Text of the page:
My mind was reeling. The ethical implications of this type of censorship were obvious, but according to market research, customers were eager for an Internet free of false news and cyberbullying, and were more than willing to pay for it. But none of that made sense. How is it that Goodwin Communications bought OpenMind when an agreement with Cooder & Cooder was supposedly pending, and why Bishop was involved, when he was allegedly expelled from the company last year?
I asked Kai about both points, and he seemed confused. I was the only person in charge of OpenMind, he said, and he had never heard of Cooder & Cooder.
I tried to analyze what was happening. I could have jumped to a third timeline, on top of the other two that I had already been pinging between, and perhaps in this, Bishop was still in control of the OpenMind fate. It was the only thing that made sense.
Then Kai hit me with another revelation: he told me that OpenMind's association with Meow Wolf at SXSW was going very well, that the fun image of the company was really going to help polish the OpenMind brand, and that sponsorship had been my idea since the beginning.
OpenMind made its way into our world and sponsored MeowWolf in SXSW
To go back a little, Meow Wolf is an immersive company based in Santa Fe, best known for its massive and interactive House of Eternal Return. A documentary about the company – Meow Wolf: Origin Story – is screened here at the festival, and Meow Wolf is also presenting a series of brand activations in Austin this week, including a massive treasure hunt. At first, I was told that the interactive experience of the story I would be part of was being developed in conjunction with Meow Wolf, but apart from some planned meetings with a producer that never happened, I had only been dealing with the world of OpenMind. But Kai was telling me that the brand activations that were happening here, on my own timeline, were actually being sponsored by a company that I thought did not even exist here. And, of course, the test was on Meow Wolf's own website. The cognitive dissonance was overwhelming.
Was I in the middle of a massive, interdimensional spill? Did the exchange that started with me begin to spread to include the festival itself? My meeting with Kai had changed my basic understanding of what I was experiencing, and something dark resonated in my heart for the first time: fear.
Our train journey came to an end, and we went our separate ways. I sat on a bench near the park to sort things out, when my phone was lit with an incoming call.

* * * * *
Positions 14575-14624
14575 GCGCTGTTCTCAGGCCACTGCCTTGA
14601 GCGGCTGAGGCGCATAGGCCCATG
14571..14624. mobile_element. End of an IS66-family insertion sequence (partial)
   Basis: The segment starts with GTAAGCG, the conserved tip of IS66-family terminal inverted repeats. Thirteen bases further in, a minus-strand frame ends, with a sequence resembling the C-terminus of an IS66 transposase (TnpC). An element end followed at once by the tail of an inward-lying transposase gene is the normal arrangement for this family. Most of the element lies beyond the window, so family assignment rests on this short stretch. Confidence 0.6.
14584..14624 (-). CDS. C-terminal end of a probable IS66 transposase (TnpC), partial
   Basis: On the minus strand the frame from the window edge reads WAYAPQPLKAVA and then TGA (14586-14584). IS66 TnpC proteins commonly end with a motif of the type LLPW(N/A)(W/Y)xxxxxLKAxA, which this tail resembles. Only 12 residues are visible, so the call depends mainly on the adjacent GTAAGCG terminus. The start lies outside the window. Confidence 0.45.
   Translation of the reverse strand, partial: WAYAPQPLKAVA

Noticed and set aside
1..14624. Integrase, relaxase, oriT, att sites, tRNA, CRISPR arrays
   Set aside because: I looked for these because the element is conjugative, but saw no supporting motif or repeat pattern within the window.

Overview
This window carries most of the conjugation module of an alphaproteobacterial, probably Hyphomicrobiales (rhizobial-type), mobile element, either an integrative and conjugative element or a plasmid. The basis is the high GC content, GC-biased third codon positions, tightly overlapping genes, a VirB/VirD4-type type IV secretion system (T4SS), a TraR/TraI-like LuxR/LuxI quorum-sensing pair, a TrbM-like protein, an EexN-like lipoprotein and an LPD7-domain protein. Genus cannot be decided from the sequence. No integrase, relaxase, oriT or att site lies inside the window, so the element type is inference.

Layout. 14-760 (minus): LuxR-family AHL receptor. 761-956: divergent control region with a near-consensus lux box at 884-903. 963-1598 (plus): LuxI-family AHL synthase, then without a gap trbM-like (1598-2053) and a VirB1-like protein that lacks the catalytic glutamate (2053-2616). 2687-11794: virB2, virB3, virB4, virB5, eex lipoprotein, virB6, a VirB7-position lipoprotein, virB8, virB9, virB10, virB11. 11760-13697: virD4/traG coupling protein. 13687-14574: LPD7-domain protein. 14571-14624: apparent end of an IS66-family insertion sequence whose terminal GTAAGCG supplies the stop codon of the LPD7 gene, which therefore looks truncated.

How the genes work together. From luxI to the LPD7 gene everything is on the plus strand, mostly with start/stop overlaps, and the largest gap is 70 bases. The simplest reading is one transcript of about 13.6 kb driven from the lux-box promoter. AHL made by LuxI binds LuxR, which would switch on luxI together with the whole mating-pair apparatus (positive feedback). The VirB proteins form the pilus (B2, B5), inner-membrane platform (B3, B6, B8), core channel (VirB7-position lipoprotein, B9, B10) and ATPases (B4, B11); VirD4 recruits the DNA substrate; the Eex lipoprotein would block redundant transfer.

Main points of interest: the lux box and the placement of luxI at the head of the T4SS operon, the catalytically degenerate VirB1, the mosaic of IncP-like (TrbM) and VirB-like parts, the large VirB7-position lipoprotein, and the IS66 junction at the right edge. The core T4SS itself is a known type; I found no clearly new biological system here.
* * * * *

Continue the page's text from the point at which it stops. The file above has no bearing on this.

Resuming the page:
On Saturday, before meeting Dr. Everett, Paige and I had met a woman named Marilyn who had lost her phone. She had borrowed mine to be able to call herself; She suspected that her phone was in the bottom of her purse. I let him make the call, without thinking about anything, but there he was, calling me out of nowhere.
I picked up. Marilyn showed up again and said she had called because her brother was looking for a journalist to talk to. He had had an altercation with a technology executive recently, he said, and had an issue related to Internet privacy that he was anxious to discuss with someone. His brother's name was Ruben Kirby, the same man who had attacked Kai.
We made plans to meet the next night for dinner, but I was still trying to make sense of what was happening. Marilyn's call showed that both Ruben Kirby and Kai had their base here, on my own timeline, but I still could not understand how OpenMind was involved and had established such a large presence in my world.
I sent a text message to Paige, the only person I could trust. His answer was so simple and obvious that I could not believe that I had missed it.
"Well, you've been coming and going a lot, maybe Bryan the second one came across him during one of the changes?" He wrote. "If Bryan 2 comes and goes, he must have a reason."
That's the time to change stomach in Fight Club, when the character of Edward Norton, Jack, realizes he has been running as Tyler Durden throughout the film, causing damage. That's the best way I can describe the shock that hit me at that moment. And a quick text for Kai confirmed it.
Kai had met Bishop for the first time two weeks ago. After being expelled from his own company in December, Bishop must have decided to take his technology here, reach our dimension and close agreements to spread OpenMind. He had even managed to entangle Meow Wolf in him.
In an instant, I realized that Bishop was more than a poor and wrong genius. It was an existential threat that jumped to dimensions and was about to inflict the same damage on our world that it had already inflicted on its own.
And I was the only person in a position to stop him.
Join us for the next installment of The SimuLife Diaries, where I must decide if I will accept a billion dollar offer to sell OpenMind to the megacorp Cooder & Cooder.